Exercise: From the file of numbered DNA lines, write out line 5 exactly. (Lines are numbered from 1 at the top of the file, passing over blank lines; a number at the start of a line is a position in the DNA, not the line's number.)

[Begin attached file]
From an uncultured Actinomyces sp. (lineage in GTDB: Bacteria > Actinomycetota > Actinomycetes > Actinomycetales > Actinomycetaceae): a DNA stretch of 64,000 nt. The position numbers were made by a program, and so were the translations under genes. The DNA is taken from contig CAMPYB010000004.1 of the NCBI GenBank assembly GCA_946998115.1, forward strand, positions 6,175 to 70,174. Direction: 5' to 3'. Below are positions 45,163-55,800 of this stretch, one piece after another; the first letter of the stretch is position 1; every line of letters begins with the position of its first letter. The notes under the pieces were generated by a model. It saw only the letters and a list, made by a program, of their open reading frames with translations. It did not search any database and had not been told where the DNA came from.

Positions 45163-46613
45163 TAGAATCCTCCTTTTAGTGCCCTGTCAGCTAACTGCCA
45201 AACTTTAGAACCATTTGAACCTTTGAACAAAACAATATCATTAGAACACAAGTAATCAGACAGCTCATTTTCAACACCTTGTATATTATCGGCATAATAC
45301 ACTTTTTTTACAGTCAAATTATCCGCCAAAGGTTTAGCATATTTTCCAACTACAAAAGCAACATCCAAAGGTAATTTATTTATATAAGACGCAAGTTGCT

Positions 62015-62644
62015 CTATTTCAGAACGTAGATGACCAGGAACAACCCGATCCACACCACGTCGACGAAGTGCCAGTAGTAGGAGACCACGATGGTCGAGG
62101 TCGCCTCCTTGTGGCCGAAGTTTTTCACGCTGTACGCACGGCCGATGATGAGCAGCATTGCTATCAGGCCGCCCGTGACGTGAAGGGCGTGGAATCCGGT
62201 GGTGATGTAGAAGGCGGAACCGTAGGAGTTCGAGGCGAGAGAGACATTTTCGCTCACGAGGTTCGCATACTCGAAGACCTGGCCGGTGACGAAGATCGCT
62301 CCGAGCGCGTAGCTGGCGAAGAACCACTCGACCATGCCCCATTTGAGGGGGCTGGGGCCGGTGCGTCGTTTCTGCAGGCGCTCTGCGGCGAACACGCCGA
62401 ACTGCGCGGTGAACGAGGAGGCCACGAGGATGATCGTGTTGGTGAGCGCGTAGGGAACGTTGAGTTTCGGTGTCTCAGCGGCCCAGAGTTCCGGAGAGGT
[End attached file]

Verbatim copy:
45301 ACTTTTTTTACAGTCAAATTATCCGCCAAAGGTTTAGCATATTTTCCAACTACAAAAGCAACATCCAAAGGTAATTTATTTATATAAGACGCAAGTTGCT